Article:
The organisation that regulates the EPAL (European Pallet Association) business within the UK and Ireland has expressed concern about the quality of the used pallets entering its pool and is taking action to improve the situation by acting to assert its trademark rights.
Recent surveys carried out by Brepal suggest that up to one third of used pallets in circulation are falling short of its quality specifications.
Martin Leibrandt, chief executive of EPAL said: “Businesses use EPAL pallets because they want to guarantee a pallet that conforms to our strict specifications governing the load bearing capacity, dimensions, design, materials used and construction.
“Only a small proportion of movements take place on new pallets, with the vast majority involving second-hand or repaired EPAL pallets, and the same rigorous standards are applied here.
“The EPAL mark is there so users – and in turn their customers – know they are receiving their goods on a pallet which conforms to the specification and has been properly manufactured and maintained. Users who acquire a pallet bearing the EPAL trademark should be able to expect them to be the right size, to have an appropriate strength, load-bearing ability and durability, and to be in a good condition, so they know their goods will be transported effectively.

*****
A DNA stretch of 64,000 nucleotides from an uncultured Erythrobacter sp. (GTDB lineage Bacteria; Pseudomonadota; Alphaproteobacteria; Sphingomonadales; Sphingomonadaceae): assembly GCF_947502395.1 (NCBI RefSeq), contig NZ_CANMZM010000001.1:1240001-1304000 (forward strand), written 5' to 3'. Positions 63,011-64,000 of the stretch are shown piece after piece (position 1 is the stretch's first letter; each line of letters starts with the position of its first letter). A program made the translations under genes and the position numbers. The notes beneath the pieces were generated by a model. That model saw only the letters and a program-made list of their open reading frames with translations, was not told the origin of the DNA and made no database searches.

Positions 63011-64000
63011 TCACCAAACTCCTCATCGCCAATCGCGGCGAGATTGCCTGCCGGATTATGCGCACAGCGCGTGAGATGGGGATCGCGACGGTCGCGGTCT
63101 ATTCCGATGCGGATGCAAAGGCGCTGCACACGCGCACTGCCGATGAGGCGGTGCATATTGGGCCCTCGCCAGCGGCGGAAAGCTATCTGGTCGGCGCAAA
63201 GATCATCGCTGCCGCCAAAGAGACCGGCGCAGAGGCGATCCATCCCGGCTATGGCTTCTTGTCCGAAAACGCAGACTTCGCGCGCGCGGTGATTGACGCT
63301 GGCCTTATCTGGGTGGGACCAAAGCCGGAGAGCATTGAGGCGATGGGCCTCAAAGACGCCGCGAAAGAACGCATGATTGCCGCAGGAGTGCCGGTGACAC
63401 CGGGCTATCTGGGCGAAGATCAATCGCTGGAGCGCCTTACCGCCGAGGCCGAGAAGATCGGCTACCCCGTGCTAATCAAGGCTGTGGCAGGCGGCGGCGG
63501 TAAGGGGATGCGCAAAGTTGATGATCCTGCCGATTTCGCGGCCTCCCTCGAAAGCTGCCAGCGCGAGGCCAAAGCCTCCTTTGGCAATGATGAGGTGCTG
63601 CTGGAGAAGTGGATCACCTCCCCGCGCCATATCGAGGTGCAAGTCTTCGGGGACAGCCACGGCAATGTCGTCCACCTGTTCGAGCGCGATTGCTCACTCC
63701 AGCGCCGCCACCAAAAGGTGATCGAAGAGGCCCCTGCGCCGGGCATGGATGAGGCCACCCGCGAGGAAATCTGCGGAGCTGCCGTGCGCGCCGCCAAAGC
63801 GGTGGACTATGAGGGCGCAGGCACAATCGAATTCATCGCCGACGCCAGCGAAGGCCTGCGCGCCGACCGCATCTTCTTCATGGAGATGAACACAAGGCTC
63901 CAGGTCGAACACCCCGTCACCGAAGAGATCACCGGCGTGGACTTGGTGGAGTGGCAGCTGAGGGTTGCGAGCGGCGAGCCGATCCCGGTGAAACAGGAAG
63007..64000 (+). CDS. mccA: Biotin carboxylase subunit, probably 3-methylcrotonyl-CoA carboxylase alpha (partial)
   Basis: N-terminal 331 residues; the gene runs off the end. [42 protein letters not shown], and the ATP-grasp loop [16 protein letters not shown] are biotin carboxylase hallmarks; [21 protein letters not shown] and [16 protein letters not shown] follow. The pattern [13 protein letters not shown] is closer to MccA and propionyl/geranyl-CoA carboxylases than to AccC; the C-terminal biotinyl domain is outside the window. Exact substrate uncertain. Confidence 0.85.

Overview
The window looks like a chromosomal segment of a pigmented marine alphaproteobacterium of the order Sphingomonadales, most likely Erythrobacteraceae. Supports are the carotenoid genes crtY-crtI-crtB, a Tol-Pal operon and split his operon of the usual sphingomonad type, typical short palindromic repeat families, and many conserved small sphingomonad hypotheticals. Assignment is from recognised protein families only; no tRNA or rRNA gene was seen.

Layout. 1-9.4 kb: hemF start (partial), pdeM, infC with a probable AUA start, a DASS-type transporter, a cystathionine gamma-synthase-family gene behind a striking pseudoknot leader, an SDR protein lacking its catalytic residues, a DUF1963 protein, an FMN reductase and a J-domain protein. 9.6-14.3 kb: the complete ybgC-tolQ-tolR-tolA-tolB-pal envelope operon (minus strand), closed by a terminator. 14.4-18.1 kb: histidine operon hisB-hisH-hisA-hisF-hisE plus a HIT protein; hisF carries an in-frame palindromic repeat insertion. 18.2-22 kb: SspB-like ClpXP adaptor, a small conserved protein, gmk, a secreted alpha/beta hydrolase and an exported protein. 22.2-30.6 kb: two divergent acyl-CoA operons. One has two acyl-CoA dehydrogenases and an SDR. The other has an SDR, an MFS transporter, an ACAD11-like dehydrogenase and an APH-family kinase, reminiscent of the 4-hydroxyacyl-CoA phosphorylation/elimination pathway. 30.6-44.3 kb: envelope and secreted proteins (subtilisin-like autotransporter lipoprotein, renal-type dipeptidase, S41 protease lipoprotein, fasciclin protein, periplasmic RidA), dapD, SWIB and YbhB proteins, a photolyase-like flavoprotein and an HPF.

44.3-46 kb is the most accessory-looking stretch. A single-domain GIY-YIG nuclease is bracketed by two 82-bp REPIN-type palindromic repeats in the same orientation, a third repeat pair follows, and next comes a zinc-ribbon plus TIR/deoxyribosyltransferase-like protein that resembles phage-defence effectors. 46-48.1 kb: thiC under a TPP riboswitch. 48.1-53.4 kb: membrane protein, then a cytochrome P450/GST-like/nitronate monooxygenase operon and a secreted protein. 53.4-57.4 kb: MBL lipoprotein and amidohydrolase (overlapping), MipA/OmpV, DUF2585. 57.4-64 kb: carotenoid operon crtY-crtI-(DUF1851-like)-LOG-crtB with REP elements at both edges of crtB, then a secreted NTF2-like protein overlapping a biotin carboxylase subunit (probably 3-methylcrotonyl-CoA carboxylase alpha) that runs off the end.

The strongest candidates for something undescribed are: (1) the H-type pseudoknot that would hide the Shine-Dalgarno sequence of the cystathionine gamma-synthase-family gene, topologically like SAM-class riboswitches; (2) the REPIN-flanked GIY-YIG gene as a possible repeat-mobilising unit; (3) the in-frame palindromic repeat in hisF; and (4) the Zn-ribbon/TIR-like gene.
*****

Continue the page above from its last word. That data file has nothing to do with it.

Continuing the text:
“Many used pallets will have been damaged and repaired at some time in their life. The EPAL system makes exchange straightforward and effective – and it provides quality assurance, fairness and added safety for users. The flow of unregulated repairs into the pool will reduce users’ confidence that they will always receive a pallet that is fit for purpose.
“Pallets that do not conform to the standards are more likely to be faulty or to break; as a result they compromise the supply chain, and have the potential to damage a business’s reputation, to be a hazard in the workplace, and to cause sizeable economic losses.”
EPAL has successfully pursued cases of non-conformance to its standards of repair in Europe courts, added Leibrandt. “We will do this again where necessary in the UK in order to protect the reputation of EPAL pallets and the businesses that rely on them,” he said. “We will be writing to the used pallet trade to explain our position as well as explaining the situation directly to our users.”
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